Source 5 - Sanitary Map of Leeds

The Report to the Leeds Board of Health was made by Dr. Robert Baker in the aftermath of the cholera epidemic that hit Leeds in 1832. It was submitted to the Leeds Board of Health by Baker and other medical men in January 1833. The minutes of the Board meeting on January 16th 1833 read as follows:

We are of the opinion that the streets in which malignant cholera prevailed most severely, were those in which the drainage was most imperfect; and that the state of the general health of the inhabitants would be greatly improved, and the probability of a future visitation from such malignant epidemics diminished, by a general and efficient system of drainage, sewerage and paving, and the enforcement of better regulations as to the cleanliness of the streets.

The findings of Baker's report were also included in Edwin Chadwick's Report on the Sanitary Conditions of the Labouring Population of Great Britain.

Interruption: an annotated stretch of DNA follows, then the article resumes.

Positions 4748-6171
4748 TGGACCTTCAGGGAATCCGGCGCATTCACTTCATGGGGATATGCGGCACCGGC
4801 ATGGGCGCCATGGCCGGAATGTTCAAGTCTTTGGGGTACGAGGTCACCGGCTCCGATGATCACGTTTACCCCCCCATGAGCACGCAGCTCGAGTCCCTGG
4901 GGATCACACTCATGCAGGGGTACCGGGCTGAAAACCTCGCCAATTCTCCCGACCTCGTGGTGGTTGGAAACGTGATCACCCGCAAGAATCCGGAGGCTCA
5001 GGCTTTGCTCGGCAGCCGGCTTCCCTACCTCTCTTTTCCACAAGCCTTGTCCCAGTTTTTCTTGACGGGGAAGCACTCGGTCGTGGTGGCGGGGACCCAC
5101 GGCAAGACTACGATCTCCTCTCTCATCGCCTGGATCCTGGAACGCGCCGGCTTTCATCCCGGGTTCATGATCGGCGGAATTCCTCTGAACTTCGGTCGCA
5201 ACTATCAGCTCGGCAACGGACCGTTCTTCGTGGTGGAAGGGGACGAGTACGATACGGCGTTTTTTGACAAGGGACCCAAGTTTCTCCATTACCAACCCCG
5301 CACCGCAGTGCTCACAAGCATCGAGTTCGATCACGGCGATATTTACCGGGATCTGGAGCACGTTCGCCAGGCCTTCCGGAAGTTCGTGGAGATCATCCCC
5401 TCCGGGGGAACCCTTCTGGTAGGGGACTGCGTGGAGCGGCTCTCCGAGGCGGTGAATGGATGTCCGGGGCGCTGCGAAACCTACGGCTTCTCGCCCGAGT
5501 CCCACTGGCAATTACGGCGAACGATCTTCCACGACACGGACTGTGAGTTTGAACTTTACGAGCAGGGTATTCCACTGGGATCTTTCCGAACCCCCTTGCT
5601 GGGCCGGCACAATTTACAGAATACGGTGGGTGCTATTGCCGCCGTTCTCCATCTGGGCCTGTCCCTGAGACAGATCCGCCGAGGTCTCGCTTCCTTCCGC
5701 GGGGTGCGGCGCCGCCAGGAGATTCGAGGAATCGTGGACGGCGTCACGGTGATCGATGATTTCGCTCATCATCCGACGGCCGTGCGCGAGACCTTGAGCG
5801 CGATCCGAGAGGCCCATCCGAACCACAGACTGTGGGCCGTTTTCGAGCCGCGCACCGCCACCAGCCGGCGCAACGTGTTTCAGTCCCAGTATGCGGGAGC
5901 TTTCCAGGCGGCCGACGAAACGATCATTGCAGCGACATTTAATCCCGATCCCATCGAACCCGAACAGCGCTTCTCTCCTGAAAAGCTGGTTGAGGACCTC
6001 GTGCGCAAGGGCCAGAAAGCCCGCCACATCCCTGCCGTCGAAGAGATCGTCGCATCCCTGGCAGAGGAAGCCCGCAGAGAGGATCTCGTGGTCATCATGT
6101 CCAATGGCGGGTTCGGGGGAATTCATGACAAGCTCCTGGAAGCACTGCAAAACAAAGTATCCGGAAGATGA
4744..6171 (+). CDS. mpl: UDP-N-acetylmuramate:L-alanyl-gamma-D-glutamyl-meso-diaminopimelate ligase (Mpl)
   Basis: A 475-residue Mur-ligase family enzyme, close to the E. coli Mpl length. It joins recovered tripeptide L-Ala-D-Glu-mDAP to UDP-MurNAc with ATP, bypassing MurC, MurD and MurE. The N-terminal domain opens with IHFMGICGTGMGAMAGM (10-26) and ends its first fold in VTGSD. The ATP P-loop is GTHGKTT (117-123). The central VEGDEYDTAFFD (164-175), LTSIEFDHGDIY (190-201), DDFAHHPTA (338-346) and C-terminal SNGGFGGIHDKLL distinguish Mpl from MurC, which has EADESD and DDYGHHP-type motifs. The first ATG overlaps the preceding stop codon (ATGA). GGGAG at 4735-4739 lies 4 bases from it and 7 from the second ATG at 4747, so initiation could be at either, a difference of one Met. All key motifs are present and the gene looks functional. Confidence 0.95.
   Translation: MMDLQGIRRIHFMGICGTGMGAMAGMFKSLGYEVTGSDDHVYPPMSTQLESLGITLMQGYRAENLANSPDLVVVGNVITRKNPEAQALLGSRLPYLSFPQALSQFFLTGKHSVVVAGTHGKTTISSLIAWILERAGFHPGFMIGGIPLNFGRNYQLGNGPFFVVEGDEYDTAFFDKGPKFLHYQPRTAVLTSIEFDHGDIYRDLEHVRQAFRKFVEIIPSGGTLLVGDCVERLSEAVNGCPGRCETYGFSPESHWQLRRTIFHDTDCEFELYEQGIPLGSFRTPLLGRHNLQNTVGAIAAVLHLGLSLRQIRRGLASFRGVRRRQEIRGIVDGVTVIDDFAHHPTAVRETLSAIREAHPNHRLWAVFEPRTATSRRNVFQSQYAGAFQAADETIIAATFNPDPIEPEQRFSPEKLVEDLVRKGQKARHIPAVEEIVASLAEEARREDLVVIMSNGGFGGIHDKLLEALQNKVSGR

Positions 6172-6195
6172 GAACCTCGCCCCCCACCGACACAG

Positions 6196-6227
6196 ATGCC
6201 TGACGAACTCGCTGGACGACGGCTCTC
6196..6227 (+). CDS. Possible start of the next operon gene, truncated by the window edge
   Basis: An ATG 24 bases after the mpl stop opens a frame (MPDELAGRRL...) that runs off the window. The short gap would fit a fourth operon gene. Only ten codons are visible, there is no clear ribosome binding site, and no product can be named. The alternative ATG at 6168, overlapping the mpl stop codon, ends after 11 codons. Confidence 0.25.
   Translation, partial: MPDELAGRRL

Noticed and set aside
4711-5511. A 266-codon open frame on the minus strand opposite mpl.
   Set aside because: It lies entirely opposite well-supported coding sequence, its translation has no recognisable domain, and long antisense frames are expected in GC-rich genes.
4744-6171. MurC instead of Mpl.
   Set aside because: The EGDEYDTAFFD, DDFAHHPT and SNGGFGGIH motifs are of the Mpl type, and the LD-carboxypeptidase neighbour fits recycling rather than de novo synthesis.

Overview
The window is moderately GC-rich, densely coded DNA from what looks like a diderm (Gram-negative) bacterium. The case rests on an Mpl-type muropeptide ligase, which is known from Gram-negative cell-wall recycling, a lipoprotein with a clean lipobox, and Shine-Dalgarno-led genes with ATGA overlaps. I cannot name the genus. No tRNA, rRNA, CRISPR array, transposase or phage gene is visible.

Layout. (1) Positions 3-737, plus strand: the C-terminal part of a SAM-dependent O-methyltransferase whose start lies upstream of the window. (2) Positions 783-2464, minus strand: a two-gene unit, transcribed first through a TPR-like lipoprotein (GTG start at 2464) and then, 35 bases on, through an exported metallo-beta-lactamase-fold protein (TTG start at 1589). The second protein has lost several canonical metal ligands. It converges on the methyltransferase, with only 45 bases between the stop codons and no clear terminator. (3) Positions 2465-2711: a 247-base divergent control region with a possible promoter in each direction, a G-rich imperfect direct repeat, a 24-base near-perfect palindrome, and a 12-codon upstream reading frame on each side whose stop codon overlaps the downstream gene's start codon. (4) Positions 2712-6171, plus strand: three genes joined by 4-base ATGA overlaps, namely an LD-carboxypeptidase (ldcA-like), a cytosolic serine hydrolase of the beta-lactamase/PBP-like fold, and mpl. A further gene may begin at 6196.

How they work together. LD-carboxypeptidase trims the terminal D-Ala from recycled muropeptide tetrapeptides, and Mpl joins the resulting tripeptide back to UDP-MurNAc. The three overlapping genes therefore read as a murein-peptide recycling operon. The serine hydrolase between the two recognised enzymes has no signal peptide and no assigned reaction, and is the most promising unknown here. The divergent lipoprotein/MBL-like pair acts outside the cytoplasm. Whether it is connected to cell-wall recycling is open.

This source is a copy of Baker's map taken from Chadwick's report. The map clearly defines the areas of Leeds that were most frequently hit during the cholera epidemic of 1832. The class status of the different streets is also included.

  • Do you think a map is an effective way of communicating this data?
  • Using the key, describe the patterns/ trends in the spread of disease.
  • How do you think Dr. Baker conducted his research?

Taken from: Report on the Sanitary Conditions of the Labouring Population of Great Britain
Author / Creator: Edwin Chadwick
Date: 1842
Copyright: By permission of the British Library Board
Shelfmark: G.13877-80